New Arc Streetlamps in Grand Forks in 1898
Tuesday, December 18, 2012
Cities across America began switching from gas streetlights, which used gas made from coal, to electric streetlights in the 1880s and 1890s. Wabash, Indiana, led the way in 1880, and major cities established arc street lighting systems over the course of the next twenty years.
When Grand Forks replaced its old gas streetlamps, the new carbon-arc lamps electrified the city. On this date in 1898, the Grand Forks Daily Herald boasted that the new arc streetlamps and other city improvements showed that Grand Forks had surpassed all other communities in the region.
The brand-new municipal street lighting plant housed an electric generator that powered “75 arc lights distributed throughout the city” to provide illumination brighter than that given by the old gas streetlights. At a cost of only $19,000, the electric dynamo and its two brick buildings was a major improvement at a bargain price.
The arc lamps produced a “super bright light” by passing a powerful electric current between the ends of a pair of carbon rods. This was the electric arc that some called an electric flame. The extreme brightness of the arc “could easily flood a large area” with light.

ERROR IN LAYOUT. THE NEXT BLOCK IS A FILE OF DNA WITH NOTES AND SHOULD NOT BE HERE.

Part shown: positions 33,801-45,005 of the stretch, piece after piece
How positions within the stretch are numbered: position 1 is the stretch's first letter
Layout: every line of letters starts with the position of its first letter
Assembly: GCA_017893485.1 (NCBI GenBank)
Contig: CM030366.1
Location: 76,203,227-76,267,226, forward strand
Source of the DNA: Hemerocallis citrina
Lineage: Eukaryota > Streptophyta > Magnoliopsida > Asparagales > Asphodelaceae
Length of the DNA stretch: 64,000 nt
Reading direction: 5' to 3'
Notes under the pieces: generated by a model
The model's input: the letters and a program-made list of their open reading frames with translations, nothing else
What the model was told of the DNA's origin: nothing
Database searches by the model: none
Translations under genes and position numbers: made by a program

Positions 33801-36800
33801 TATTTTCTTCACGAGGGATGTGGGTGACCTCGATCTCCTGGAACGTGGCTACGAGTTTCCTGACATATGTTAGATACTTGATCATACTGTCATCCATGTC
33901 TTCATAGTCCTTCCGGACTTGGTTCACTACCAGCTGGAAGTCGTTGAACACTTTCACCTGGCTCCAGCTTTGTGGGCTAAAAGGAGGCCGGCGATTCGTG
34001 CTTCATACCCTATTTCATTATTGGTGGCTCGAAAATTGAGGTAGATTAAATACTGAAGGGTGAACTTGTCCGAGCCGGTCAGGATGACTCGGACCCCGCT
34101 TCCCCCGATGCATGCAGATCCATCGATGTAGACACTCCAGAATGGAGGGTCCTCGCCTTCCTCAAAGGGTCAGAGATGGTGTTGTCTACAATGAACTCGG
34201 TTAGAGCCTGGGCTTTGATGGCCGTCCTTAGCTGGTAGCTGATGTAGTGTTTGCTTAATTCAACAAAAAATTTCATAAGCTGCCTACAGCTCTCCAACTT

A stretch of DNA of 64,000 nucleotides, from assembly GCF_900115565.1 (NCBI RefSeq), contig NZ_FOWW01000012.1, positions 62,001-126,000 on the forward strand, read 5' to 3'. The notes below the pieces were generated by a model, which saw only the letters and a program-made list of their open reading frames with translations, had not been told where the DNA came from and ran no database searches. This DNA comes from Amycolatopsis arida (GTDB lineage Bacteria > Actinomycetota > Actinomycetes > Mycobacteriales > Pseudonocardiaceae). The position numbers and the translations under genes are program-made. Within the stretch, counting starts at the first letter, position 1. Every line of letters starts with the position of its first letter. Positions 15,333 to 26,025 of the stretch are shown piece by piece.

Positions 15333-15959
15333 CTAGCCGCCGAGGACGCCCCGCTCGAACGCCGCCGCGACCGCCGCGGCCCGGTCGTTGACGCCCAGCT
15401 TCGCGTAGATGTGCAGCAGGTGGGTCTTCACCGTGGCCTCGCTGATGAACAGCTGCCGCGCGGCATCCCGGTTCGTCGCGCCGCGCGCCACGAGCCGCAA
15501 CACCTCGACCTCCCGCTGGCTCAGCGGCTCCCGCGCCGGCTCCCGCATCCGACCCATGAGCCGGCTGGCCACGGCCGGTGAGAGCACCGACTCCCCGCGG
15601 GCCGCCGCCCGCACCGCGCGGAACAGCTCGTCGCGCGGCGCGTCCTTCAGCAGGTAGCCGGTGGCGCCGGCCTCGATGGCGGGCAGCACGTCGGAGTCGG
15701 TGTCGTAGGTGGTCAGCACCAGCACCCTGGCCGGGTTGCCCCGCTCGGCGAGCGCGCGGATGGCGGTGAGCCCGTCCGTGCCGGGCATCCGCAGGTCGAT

The arc lights had some disadvantages, however. The carbon rods burned out quickly, having an average life of about 75 hours, so Grand Forks had to have a full-time worker to continually replace the carbons. The dazzling light was also dangerous, because it produced hazardous ultraviolet rays. In fact, Charles F. Brush, the American inventor of the improved arc lamps of the 1890s, found that he had to educate the public about the new lights. Too many people tried to stare directly at the arc, so Mr. Brush often asked: “Why don’t you stare at the sun if you wish to be dazzled? It is vastly brighter than the electric light.”
The carbon in streetlights was replaced by magnetite by 1905 and later came streetlights with mercury vapor arcs or sodium arcs enclosed in glass.
Dakota Datebook written by Dr. Steve Hoffbeck, History Department, MSU Moorhead.
“Record of ‘98,” Grand Forks Daily Herald, December 18, 1898, p. 12.
“Grand Forks City,” Grand Forks Herald, October 1, 1898.
Charles F. Brush, “The Arc-Light,” Century Illustrated Magazine, LXX, no. 1, May 1905, p. 110.
“Arc Lamps,” Edison Tech Center, www.edisontechcenter.org/ArcLamps.html.
“Brush Arc Lamps,” Electric Museum.com, http://electricmuseum.com/?p=434.